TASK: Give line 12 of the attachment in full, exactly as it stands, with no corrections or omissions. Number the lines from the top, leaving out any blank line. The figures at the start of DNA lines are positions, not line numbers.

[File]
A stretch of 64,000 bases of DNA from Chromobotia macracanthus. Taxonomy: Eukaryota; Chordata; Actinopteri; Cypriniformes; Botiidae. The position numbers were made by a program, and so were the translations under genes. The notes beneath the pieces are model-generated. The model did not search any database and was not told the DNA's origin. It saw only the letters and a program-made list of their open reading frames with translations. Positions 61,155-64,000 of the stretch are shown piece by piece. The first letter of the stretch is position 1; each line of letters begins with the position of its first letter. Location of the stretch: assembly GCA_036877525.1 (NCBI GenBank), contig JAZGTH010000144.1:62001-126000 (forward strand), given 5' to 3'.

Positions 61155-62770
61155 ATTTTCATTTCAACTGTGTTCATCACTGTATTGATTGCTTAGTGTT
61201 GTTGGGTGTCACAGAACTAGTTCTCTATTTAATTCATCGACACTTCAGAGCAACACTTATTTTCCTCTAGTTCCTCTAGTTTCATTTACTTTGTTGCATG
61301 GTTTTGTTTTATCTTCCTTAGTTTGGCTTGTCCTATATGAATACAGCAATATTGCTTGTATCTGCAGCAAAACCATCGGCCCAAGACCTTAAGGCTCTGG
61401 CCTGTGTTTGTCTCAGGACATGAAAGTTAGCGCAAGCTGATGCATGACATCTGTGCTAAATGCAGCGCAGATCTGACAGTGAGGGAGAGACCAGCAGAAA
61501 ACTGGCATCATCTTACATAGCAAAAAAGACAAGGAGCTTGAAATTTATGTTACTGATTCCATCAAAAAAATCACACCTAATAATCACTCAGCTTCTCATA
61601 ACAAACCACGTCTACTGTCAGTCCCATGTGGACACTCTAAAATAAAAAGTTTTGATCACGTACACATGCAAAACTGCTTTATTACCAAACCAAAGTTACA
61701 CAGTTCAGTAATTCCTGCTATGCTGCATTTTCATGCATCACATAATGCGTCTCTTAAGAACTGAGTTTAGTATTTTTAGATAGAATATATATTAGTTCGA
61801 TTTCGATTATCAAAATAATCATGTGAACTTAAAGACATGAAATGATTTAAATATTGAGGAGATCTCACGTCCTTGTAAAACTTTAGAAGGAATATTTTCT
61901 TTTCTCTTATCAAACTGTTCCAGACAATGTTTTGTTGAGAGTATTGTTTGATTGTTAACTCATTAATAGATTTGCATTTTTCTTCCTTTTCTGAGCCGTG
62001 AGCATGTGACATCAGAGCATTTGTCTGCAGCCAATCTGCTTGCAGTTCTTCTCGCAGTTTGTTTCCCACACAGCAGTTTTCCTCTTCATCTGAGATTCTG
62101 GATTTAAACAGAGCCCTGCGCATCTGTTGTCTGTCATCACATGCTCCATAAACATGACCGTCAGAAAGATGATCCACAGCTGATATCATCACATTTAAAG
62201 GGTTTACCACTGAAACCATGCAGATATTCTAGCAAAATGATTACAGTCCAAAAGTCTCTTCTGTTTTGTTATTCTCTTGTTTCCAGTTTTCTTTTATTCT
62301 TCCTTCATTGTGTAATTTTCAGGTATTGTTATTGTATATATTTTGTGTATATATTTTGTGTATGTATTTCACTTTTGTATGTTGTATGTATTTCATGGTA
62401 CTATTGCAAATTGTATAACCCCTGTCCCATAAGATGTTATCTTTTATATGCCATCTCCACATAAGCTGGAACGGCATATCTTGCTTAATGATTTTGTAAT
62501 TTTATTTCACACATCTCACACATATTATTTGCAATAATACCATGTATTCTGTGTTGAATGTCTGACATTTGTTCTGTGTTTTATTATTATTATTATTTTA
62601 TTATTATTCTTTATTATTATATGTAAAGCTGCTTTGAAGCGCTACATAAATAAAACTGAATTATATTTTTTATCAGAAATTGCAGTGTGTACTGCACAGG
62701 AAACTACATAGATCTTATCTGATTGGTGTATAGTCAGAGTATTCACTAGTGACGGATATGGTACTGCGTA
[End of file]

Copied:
62001 AGCATGTGACATCAGAGCATTTGTCTGCAGCCAATCTGCTTGCAGTTCTTCTCGCAGTTTGTTTCCCACACAGCAGTTTTCCTCTTCATCTGAGATTCTG